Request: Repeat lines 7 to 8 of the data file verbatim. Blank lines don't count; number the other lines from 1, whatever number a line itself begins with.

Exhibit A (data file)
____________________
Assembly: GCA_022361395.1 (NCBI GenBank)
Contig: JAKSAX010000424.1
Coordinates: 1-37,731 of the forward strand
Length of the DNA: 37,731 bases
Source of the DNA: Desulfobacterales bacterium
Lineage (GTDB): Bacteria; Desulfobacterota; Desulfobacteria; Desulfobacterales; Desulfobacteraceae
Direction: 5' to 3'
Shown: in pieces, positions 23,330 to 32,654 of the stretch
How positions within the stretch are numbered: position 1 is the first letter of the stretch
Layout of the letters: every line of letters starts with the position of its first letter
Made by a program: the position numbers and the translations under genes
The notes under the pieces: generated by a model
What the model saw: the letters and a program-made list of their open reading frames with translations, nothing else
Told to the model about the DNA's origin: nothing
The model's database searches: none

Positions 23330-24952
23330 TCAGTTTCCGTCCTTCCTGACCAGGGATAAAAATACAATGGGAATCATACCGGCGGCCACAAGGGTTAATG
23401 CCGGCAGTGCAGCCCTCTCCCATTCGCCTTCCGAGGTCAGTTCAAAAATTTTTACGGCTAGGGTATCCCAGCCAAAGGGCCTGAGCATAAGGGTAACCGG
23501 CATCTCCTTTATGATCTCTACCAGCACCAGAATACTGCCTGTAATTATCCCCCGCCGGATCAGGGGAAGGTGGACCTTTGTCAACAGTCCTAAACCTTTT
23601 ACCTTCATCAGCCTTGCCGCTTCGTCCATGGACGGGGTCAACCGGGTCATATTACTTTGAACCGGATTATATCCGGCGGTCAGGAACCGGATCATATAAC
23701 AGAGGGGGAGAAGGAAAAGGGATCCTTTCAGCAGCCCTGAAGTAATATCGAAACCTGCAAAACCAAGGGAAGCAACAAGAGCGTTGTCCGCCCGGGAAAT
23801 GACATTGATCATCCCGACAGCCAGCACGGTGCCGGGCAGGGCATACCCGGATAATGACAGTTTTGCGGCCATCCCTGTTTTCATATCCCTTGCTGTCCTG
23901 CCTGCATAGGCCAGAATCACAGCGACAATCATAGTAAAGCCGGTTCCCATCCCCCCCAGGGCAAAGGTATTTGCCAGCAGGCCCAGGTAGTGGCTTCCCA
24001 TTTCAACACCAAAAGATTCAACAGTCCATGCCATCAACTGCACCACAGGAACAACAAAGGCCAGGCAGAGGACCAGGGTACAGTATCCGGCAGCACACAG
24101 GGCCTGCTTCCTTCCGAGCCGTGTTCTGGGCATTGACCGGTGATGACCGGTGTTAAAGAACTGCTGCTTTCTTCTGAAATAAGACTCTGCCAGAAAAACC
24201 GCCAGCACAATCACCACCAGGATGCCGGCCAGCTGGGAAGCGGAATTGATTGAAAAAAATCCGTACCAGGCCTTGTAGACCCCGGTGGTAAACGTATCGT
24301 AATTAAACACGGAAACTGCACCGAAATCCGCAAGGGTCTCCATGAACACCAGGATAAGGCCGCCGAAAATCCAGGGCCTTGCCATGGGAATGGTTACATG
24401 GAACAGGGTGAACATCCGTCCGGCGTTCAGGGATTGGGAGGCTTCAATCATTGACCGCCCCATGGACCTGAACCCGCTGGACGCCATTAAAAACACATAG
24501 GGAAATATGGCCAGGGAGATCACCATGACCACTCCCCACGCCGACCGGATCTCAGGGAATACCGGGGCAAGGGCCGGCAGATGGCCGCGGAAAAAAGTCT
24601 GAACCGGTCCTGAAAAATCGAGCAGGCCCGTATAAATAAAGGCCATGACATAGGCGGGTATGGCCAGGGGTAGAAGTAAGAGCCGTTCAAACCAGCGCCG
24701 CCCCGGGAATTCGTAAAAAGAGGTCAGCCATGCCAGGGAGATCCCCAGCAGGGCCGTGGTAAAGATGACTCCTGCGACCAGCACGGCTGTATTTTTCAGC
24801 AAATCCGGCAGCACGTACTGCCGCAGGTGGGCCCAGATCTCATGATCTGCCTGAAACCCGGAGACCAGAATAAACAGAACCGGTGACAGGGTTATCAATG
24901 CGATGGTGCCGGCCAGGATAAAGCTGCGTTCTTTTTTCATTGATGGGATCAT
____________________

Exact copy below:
Direction: 5' to 3'
Shown: in pieces, positions 23,330 to 32,654 of the stretch